by Paul Balles


Say this tongue twister quickly:

How much wood

could a wood chuck chuck

if a woodchuck

could chuck


As much wood

as a woodchuck could chuck

if a woodchuck

could chuck


That tongue twister doesn’t do any damage, not even to the tongue.

“Another type of twister, a tornado,” says Wikipedia “is a violent, dangerous, rotating column of air that is in contact with both the surface of the earth and a cumulonimbus cloud.”

If you follow news from America, you’ll see frequent reports of swirling cones of air turned violent across the country, especially in the mid-west.

Sometimes twisters or tornados are called cyclones, but none of the people who have witnessed their houses picked up into the cones much care what they’re called.

In the first stanza of THE SECOND COMING, Irish poet W. B. Yeats described another type of twister:

“Turning and turning in the widening gyre

The falcon cannot hear the falconer;

Things fall apart; the centre cannot hold;

Mere anarchy is loosed upon the world,

The blood-dimmed tide is loosed, and everywhere

The ceremony of innocence is drowned;

The best lack all conviction, while the worst

Are full of passionate intensity.”

The “widening gyre” offers another vision of the twister. Thus, not only is nature at times violent and destructive, but people falling into the conical pattern through anarchy.

Finally, those who twist the truth or distort facts–politicians, propagandists, snake-oil salesmen and major media outlets are expert twisters.

Distorters have a cause to serve. Media has their owners and readers or viewers to satisfy. Rupert Murdoch outlets, like Fox News and News Corp pander to Murdoch’s interests.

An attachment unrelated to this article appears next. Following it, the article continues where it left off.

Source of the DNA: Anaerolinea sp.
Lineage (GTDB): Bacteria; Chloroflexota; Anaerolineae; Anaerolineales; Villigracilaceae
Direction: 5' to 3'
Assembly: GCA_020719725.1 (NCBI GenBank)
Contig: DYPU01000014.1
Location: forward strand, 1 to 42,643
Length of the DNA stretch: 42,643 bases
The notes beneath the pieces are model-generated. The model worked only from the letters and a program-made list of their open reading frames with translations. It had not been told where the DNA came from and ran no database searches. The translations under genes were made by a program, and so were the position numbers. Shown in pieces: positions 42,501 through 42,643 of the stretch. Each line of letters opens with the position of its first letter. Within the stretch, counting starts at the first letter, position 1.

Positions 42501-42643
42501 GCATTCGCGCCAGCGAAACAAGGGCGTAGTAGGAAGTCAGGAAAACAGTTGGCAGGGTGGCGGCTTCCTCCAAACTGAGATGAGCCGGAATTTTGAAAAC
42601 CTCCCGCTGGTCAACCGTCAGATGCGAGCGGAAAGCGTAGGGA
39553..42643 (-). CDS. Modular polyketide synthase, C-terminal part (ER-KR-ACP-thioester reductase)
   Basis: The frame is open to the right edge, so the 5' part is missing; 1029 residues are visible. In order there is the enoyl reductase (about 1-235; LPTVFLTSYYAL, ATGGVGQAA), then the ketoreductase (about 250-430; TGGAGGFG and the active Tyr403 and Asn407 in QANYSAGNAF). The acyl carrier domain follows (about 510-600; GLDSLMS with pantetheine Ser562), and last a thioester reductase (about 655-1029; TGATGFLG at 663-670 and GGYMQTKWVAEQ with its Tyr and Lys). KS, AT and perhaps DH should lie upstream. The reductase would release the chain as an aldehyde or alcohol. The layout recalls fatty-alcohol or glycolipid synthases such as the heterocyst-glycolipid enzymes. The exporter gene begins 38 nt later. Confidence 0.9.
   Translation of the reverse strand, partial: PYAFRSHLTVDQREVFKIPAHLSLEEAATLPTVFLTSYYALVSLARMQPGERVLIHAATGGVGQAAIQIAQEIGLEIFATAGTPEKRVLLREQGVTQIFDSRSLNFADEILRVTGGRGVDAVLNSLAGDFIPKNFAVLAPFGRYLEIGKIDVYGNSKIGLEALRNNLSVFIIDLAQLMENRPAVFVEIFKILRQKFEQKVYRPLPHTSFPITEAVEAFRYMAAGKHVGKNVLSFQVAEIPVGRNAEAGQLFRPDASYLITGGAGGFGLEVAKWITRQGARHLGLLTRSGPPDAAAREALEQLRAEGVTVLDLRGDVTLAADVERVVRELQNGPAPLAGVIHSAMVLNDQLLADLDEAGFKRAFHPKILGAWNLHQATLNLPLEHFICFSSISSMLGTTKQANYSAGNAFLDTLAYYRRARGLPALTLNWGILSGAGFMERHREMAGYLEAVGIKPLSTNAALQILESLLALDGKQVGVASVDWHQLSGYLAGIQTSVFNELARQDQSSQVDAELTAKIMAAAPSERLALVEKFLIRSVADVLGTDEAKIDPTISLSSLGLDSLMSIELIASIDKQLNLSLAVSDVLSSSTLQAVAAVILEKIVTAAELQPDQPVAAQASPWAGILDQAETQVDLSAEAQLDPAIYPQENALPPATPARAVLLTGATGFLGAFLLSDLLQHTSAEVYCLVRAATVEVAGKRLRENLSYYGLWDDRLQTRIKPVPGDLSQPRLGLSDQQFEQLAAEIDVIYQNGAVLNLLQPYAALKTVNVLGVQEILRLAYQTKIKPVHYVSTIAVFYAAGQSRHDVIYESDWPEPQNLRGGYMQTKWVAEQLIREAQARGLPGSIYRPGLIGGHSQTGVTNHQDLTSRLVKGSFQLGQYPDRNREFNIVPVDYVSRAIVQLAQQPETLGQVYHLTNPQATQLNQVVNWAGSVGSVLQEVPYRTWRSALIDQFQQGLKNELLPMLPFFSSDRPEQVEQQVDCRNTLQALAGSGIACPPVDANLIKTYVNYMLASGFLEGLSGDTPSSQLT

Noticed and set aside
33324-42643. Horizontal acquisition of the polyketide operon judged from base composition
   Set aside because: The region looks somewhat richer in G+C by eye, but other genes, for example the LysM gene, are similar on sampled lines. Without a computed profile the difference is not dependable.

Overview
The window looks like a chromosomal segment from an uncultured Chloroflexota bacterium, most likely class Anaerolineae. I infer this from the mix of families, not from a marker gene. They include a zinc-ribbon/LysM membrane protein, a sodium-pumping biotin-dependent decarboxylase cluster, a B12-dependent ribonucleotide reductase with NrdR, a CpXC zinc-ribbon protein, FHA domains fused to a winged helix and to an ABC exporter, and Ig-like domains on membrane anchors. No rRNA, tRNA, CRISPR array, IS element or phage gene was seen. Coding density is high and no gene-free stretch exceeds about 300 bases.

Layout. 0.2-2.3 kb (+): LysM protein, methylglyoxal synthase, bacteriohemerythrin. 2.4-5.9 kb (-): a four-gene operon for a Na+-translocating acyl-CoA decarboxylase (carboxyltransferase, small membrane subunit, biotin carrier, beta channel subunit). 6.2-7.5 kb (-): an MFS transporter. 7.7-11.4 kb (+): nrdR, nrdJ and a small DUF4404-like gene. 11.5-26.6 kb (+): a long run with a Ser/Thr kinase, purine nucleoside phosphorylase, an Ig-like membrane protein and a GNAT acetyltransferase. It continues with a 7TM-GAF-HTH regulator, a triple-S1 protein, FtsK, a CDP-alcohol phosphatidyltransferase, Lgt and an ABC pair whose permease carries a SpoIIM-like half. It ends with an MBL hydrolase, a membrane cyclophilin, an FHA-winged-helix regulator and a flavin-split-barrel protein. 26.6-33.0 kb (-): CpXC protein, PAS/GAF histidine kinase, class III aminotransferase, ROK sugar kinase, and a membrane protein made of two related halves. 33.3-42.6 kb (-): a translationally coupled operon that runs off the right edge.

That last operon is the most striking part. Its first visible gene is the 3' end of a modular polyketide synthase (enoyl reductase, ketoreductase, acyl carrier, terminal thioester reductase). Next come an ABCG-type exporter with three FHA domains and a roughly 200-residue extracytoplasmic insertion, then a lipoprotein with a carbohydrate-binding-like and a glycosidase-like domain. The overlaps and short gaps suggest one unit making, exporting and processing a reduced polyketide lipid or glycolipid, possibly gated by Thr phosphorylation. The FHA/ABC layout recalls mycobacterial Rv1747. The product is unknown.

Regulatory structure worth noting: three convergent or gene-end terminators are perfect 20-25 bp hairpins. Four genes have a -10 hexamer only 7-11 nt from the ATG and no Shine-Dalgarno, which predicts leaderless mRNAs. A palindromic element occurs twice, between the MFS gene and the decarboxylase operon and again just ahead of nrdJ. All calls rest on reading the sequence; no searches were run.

MSNBC yields to its liberal supporters, often critical of Fox and almost always opposed to Fox’s political positions. If Fox News twists news and commentary to right wing politics, liberal media twist reporting to the left.

Politicians who gridlock parliamentary or congressional bodies serve special interests that support them financially. In short, they’re bought by twisters who pay politicians to be twisters for a cause.

Outright propagandists like Abe Foxman, National Director of the Anti-Defamation League; David Harris, Executive Director of the American Jewish Committee; and Norman Podhoretz, Editor-at-Large , Commentary magazine consistently use the print media to attack anyone critical of Israel.

The technique used involves twisted argument aimed at anyone who fails to tow the line of their organization, including writers who attack those who fail to accept any political medicine they prescribe.

This ploy works mainly because readers don’t take the time to dig into both sides of arguments and can’t distinguish fact from twisted fiction.

In a rant against the New York Times for an editorial slightly critical of Benjamin Netanyahu, David Harris complained that Netanyahu had been the newspaper’s “favourite whipping boy for the editorial writers…”

Master twister Harris tried to defend Netanyahu while demeaning the Times editor for his criticism of the prime minister.

The editorial actually expressed concern for Israel, but Harris completely ignored that while refusing to accept any criticism for anything Israeli. To Harris’s (and other’s) twisted thinking, Israel can do nothing wrong.

Then there are the underhanded tactics used by AIPAC, whose current president is Lee Rosenberg. AIPAC functions as an organization dedicated to influencing media, students and elected officials in America.

Nureddin Sabir, Editor of Redress, Information and Analysis, upon his return from Libya, commented on the challenge now facing Libyans as they embark on a path of freedom from a single Gaddafi prescribed opinion:

Libyans “will have to get used to the art of persuasion. They will have to learn that theirs is not the only opinion worth listening to and that nobody, whether Islamist or liberal, holds a monopoly over the truth.”

That’s something people everywhere should learn. The only way out of the morass of opinionated special interests is to become exposed to opposing interests. Learn to see how twisters work to deceive.